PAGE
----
Write down your worries

The thought of "keeping a journal," can sound off-putting to some but with new studies suggesting that keeping all our thoughts in one place aids our physical and mental wellbeing, if you can't sleep, you've all the more reason to start jotting things down on paper. If you suffer from any kind of anxiety what will make a huge difference right away is saying the worry out loud or on paper.

Related: A sleep consultant shares 13 tips for a good night's sleep

Try this: Write down three bullet points as to why you feel anxious and directly underneath, just two sentences on what you could do to ease the worry. Anything, it can be something minuscule. Seeing the anxiety and a possible call to action or solution written down will instantly help because you're telling yourself that your worries can be solved. Then close the notebook and the next night, write down one point on what you did to try to solve the issue that's making you so anxious. The more you do this (I did it every night for a month), the less the anxiety will seem and the better you'll sleep.


Keep away from technology (seriously)

We repeat it regularly, but it's so important. That pre-sleep Instagram scroll is doing you no favours in the sleeping department. Our phones are repositories of everything we need to put away to allow us to sleep — our to-do lists, our inboxes, our anxieties. So, keep the phone where you can't reach it. I put my phone on 'Sleep Mode', and that's my signal that I won't be touching it until the next morning and automatically, my brain knows it's time to wind down.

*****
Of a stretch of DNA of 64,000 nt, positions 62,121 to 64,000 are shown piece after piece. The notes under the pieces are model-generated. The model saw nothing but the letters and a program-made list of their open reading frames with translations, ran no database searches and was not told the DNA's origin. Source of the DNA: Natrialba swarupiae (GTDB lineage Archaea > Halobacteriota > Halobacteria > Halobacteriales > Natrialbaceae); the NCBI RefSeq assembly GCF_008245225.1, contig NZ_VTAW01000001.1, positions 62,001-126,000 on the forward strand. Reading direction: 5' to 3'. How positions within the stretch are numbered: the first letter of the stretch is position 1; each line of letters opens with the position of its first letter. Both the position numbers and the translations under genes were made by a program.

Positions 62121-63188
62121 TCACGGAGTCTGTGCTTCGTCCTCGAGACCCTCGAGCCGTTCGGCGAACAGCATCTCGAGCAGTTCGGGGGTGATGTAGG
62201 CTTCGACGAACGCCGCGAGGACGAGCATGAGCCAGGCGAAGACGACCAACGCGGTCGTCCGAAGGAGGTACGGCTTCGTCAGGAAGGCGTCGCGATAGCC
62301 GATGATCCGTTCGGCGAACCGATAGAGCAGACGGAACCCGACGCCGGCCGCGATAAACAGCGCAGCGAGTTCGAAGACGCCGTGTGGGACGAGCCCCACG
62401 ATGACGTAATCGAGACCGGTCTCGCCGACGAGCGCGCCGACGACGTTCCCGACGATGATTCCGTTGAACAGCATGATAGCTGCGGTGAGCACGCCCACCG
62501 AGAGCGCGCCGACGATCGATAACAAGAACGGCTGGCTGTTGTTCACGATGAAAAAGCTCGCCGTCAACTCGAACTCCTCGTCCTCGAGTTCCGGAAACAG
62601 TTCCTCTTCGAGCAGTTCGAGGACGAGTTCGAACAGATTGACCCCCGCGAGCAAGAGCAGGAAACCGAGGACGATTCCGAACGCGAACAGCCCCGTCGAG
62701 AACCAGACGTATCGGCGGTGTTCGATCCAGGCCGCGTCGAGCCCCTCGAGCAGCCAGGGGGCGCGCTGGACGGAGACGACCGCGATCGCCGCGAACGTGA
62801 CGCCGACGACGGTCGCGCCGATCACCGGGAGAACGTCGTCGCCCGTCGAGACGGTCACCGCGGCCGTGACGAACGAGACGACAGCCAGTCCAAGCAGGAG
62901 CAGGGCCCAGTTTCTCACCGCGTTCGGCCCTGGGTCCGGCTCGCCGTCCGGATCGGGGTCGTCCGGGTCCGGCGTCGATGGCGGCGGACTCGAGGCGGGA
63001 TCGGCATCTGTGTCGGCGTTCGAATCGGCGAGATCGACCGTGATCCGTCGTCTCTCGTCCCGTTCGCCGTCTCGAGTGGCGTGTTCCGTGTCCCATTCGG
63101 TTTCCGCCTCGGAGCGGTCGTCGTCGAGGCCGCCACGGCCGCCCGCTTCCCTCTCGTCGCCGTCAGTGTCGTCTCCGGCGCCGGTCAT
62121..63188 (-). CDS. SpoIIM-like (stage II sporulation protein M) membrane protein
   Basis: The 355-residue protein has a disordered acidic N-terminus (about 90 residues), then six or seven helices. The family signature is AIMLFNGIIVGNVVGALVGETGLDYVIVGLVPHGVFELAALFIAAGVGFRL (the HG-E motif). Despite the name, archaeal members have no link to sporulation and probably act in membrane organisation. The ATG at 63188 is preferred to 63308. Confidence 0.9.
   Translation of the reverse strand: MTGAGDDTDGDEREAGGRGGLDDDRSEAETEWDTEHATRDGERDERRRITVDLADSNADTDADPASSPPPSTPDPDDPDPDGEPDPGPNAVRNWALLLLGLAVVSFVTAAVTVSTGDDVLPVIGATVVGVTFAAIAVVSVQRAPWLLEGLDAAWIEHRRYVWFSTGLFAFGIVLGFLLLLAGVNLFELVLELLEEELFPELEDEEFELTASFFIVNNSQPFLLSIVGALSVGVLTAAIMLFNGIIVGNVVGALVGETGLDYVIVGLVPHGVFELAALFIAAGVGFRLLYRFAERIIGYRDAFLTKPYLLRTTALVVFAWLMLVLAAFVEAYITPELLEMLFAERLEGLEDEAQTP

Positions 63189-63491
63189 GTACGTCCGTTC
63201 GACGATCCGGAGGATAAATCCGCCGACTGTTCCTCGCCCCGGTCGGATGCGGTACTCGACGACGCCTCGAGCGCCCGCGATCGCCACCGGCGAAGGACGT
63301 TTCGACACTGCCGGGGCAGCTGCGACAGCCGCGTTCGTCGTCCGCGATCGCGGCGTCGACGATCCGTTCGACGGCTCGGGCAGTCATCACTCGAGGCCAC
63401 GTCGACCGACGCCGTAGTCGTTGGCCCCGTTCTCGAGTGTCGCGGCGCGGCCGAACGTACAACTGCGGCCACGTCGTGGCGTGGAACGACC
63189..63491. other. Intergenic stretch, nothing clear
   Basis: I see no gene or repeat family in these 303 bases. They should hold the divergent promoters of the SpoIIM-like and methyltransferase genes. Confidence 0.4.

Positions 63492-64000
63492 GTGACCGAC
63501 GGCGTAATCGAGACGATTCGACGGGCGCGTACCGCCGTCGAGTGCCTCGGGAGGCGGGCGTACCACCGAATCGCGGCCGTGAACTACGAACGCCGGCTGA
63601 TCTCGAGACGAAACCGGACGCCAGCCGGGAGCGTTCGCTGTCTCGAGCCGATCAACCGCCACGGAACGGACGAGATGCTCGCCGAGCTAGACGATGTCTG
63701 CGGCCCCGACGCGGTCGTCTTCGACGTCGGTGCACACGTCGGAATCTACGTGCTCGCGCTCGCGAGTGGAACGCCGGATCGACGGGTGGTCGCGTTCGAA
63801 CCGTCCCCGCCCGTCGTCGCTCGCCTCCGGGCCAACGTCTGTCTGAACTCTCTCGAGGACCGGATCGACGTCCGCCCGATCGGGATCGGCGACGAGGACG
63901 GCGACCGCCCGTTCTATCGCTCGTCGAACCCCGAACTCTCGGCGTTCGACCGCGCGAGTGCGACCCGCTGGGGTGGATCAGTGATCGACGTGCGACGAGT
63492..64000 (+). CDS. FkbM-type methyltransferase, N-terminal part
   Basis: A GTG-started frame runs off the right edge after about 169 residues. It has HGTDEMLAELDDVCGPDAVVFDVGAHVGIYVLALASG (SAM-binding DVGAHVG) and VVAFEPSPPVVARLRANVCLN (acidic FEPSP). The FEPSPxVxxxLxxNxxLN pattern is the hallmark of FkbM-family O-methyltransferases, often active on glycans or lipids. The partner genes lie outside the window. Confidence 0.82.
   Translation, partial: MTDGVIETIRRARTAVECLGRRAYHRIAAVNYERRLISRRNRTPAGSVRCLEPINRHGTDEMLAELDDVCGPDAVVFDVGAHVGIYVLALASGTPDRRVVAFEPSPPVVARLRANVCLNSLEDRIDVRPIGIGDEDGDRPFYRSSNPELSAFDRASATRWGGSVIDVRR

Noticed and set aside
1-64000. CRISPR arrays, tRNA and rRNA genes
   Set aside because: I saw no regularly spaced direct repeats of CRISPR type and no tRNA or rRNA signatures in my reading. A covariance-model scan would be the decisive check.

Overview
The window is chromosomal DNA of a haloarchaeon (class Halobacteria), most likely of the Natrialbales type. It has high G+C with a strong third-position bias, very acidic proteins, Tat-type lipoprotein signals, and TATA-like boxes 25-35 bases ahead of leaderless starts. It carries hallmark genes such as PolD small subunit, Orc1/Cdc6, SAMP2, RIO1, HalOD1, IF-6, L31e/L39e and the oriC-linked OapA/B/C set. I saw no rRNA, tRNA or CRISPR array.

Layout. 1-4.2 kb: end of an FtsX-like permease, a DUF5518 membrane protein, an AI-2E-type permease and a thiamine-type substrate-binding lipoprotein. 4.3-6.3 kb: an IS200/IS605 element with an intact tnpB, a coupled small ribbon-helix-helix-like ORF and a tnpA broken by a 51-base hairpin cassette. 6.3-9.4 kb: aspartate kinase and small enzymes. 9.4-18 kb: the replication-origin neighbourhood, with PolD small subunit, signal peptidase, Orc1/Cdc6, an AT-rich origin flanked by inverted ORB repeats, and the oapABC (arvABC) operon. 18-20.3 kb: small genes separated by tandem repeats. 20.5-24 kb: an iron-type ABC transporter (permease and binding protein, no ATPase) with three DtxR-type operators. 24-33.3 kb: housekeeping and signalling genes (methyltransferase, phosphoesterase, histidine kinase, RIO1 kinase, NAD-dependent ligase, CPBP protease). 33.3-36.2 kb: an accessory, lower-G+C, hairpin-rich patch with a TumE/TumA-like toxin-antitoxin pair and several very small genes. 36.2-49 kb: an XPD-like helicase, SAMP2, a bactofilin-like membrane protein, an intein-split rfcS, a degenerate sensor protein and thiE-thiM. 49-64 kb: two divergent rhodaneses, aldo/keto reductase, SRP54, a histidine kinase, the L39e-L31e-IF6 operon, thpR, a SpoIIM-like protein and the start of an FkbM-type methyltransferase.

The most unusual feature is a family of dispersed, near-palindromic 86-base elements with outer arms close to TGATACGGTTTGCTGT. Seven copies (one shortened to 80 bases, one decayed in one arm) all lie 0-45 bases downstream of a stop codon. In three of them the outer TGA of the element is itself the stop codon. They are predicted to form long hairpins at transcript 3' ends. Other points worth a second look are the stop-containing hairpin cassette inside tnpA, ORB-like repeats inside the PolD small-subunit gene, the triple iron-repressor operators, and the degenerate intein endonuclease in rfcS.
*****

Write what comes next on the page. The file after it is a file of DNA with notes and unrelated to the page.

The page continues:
Related: What you need to know (the good and bad) before you go freelance

Don't be afraid to get a little extra help

And this might mean a visit to a GP, or in my case using a sleep app. I love the concept of Sleepmaker Rain app, the soothing sounds of rain while one is snug, cosy and set to sleep is a great idea and the very premise of how it works. There are 20 audio clips available that range from gentle, medium and heavy sounds of realistic rain falls so plug in your earphones and zone out to the gentle (or torrential if that's your preference) tones of rain. Yes, I know we get enough rain as it is but as a sleeping mechanism, it's on point. In this instance, using technology is permitted — as long as you use the phone for nothing else.

Try to change your thinking

Like many anxieties, a dread of sleep is all about perspective. Rather than dwell on the adverse effects of sleeplessness, remind yourself that it's perfectly normal to have occasional bad nights and that occasional nighttime awakenings are to be expected. This is easier said than done, but once I started telling myself that it was okay to relax — and equally okay if I happened to wake up during the night — the anxiety began to lessen.


I'm dedicated to my work because I love my job, but on the back of this, I know I'm driven by a mild fear that if I really relax, some opportunity will slip through or I'll miss something I shouldn't. So to sleep, I had to repeat to myself daily that it was okay just to be. To just lie still and not think about goals or the future but simply to lie there, cosy and cocooned, feeling safe and warm and focus on how nice it was to let sleep take me away to dream for a little while.

Photographs: Unsplash

The image newsletter